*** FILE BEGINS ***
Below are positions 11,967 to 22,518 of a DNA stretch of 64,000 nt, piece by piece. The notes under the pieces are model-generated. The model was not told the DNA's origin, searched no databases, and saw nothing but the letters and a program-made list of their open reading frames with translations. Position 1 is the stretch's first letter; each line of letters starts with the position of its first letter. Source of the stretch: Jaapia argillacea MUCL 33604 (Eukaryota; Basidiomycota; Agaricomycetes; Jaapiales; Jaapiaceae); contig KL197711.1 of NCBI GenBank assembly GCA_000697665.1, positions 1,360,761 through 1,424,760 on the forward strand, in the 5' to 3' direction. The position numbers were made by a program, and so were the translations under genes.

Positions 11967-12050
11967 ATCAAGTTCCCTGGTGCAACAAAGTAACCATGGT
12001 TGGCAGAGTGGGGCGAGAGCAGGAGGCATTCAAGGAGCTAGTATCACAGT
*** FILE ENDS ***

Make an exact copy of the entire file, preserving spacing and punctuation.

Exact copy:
Below are positions 11,967 to 22,518 of a DNA stretch of 64,000 nt, piece by piece. The notes under the pieces are model-generated. The model was not told the DNA's origin, searched no databases, and saw nothing but the letters and a program-made list of their open reading frames with translations. Position 1 is the stretch's first letter; each line of letters starts with the position of its first letter. Source of the stretch: Jaapia argillacea MUCL 33604 (Eukaryota; Basidiomycota; Agaricomycetes; Jaapiales; Jaapiaceae); contig KL197711.1 of NCBI GenBank assembly GCA_000697665.1, positions 1,360,761 through 1,424,760 on the forward strand, in the 5' to 3' direction. The position numbers were made by a program, and so were the translations under genes.

Positions 11967-12050
11967 ATCAAGTTCCCTGGTGCAACAAAGTAACCATGGT
12001 TGGCAGAGTGGGGCGAGAGCAGGAGGCATTCAAGGAGCTAGTATCACAGT